Swedish/Issaquah adds 80 patient beds, services

October 25, 2011

By Warren Kagarise

Swedish/Issaquah physicians plan to start delivering babies and performing more complicated surgeries Nov. 1, as the hospital rolls out additional services and opens 80 patient beds on the $365 million campus.

The change adds expectant mothers and intensive care unit patients to the bustling hospital months after physicians started offering routine checkups, outpatient surgical procedures and numerous other services.

The additions also mean emergency responders can transport more patients to the Swedish/Issaquah emergency room — and cut the time ambulances spend on the road to and from other Eastside and Seattle hospitals.

“It rounds out the rest of the services and makes it a fully functioning community hospital,” Kevin Brown, Swedish Medical Center senior vice president and chief administrative officer, said as the opening neared. “We’ve been doing basically everything — except if you needed to stay overnight — until this point.”

The initial phase opened to much fanfare in July. The hospital hosted a lavish reception for VIPs and greeted more than 22,000 people at a public open house days later.

The latest milestone is a much quieter affair. Hospital executives held a reception for physicians and hosted a childbirth center open house for the public Oct. 23.

In addition to childbirth and postpartum care, Swedish/Issaquah adds capacity for inpatient surgery, inpatient pediatric care and intensive care. Executives plan to add patient beds as needs arise to reach 175 beds in the future.

“So, if you’re having a surgery that requires an overnight stay, you’ll be able to do that — both have the surgery here as well as the overnight stay in the hospital bed,” Brown said.

ER services aid emergency crews, too

Eastside Fire & Rescue and other emergency response agencies can also transport patients suffering from more serious illnesses and injuries as the hospital adds facilities to bolster the ER.

Greg Tryon, EFR deputy chief of operations, said ambulance crews expect to transport more patients to Swedish/Issaquah and bypass longer trips to Overlake Hospital Medical Center in Bellevue, Evergreen Hospital in Kirkland and Seattle hospitals.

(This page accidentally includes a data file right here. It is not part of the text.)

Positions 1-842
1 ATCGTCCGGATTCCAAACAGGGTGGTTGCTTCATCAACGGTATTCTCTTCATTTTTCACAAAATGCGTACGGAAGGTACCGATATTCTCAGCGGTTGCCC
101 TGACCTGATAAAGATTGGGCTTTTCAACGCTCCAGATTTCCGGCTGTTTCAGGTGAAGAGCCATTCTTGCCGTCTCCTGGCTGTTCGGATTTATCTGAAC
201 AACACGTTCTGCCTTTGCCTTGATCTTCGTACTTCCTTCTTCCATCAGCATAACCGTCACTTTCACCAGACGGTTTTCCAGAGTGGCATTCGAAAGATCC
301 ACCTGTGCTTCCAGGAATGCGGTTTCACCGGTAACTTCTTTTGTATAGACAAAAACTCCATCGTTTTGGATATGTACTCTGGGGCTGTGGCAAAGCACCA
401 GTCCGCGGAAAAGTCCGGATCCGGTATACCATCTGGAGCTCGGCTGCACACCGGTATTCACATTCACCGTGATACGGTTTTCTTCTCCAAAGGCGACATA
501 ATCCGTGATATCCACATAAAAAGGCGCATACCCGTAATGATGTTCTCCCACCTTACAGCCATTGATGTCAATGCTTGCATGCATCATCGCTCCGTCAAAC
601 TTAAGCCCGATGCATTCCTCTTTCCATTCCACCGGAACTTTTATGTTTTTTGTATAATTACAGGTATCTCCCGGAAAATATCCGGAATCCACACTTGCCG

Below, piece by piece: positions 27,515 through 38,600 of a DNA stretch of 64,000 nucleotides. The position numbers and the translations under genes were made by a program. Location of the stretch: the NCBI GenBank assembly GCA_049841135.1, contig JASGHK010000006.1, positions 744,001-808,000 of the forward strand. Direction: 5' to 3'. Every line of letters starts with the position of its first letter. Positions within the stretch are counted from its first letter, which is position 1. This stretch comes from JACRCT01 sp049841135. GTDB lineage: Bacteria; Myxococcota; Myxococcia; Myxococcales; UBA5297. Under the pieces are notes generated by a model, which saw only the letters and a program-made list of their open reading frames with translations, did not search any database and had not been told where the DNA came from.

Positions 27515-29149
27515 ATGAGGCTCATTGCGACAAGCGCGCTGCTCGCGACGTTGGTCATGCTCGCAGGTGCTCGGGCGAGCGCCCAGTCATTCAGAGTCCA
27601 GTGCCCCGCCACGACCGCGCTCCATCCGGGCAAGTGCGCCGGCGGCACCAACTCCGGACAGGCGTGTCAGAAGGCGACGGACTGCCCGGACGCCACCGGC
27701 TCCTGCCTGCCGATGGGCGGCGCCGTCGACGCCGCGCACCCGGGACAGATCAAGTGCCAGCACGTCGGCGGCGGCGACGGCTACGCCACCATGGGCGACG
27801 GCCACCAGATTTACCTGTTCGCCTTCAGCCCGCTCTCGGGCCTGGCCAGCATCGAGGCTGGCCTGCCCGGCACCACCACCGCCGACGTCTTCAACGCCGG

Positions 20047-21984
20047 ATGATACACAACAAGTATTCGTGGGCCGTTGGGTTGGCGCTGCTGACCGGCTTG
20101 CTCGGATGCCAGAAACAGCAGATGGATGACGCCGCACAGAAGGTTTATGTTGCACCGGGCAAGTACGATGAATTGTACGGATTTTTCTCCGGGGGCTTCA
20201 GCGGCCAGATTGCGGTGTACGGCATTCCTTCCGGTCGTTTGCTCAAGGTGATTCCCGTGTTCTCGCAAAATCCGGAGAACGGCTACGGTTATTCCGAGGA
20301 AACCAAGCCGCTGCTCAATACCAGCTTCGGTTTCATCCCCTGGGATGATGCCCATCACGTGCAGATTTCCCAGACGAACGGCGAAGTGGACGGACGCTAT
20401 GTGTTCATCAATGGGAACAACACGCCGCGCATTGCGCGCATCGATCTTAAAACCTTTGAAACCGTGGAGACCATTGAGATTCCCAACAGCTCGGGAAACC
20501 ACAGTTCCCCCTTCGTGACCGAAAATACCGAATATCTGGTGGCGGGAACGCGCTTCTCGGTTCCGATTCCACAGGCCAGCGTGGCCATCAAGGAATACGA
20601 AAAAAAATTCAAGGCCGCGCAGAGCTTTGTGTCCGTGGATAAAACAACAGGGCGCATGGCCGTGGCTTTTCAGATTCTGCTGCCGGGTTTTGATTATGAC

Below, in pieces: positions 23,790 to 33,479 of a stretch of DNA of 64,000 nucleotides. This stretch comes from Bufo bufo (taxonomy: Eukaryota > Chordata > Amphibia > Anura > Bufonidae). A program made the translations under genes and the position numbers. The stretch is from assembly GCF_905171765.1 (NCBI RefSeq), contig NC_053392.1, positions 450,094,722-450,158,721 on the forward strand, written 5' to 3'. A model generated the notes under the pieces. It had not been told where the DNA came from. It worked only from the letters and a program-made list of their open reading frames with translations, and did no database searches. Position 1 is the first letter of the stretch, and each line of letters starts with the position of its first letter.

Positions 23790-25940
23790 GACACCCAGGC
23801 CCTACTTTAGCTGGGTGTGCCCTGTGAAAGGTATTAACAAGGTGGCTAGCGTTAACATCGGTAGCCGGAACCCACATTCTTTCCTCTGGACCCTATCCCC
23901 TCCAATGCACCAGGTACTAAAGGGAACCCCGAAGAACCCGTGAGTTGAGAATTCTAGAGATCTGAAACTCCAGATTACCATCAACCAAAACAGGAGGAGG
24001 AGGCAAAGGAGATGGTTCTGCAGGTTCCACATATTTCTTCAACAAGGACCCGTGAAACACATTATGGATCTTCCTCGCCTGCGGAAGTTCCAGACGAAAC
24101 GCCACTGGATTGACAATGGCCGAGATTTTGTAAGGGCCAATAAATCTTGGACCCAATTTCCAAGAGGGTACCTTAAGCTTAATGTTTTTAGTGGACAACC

“Having to transport to Bellevue or Seattle or other places takes our units out of service for longer,” he said.

The agency still transports trauma cases to Harborview Medical Center in Seattle and pediatric patients to Seattle Children’s.

Nearly 5,500 patients received treatment in the Swedish/Issaquah ER since July 14, after officials shut down the standalone ER near Lake Sammamish. Brown said about 5 percent of patients treated in the ER had to be admitted into another Swedish facility or another hospital.

“There will be still be some of that, but it will be much, much lower,” he added.

The hospital has served about 31,000 patients overall since July.

Patients can also request for ambulance crews to head to a certain hospital for reasons related to health insurance and customer tastes, although medical conditions and time dictate such decisions.

“If it’s medically acceptable — i.e. it’s not a truly urgent thing — then we will find transport for them to those facilities or we will take them as appropriate,” Tryon said. “If we’re not trying to save your life or trying to save a limb, then we’ll honor that.”

Budget problems impact hospitals

The bruised economy also changed the outlook for the 101-year-old Swedish Medical Center system since Swedish/Issaquah opened in July.

In September, as Swedish faced a $19 million budget gap due to a rise in uninsured patients and government cuts in Medicare and Medicaid funding, Dr. Rod Hochman, Swedish president and CEO, said the system could cut up to 300 positions.

Brown said the problem did not impact equipment purchases or service offerings at Swedish/Issaquah, although executives offered some Issaquah positions to existing employees elsewhere in the Swedish system.

“We always expected that a large portion of our jobs would be filled by our own employees and that we would end up backfilling positions downtown,” he said. “Our employees like to work close to where they live, and our employees are very excited about having the opportunity to stay close to home.”

Swedish/Issaquah is projected to employ about 550 people Nov. 1 — a figure expected increase to about 1,000 employees by July.

“We’re right on the track that we had planned,” Brown said. “It really was more of a shoring up of some of our existing facilities that really didn’t impact what we were doing or planning to do on this campus.”

Swedish/Issaquah patients should notice impacts related to cuts elsewhere in the hospital system, Brown said. The local hospital is a success so far, he added.

“We did this originally, and continue to do it, because we felt very strongly about the need for health care services locally in the marketplace,” he said. “It’s playing out just like we expected.”

Warren Kagarise: 392-6434, ext. 234, or wkagarise@isspress.com. Comment at www.issaquahpress.com.

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Comments

One Response to “Swedish/Issaquah adds 80 patient beds, services”

  1. Shelly Hawkins on October 26th, 2011 12:36 pm

    Swedish is not ‘a fully functioning community hospital.” In addition to Swedish’s decision not to provide all female patients with legal abortions at their hospitals, I fear that Swedish may also not honor Washington State’s Death with Dignity law and send terminally ill patients elsewhere. If I had know about Swedish’s policies on these two health issues, I never would have written so many letters supporting the hospital’s move to Issaquah.

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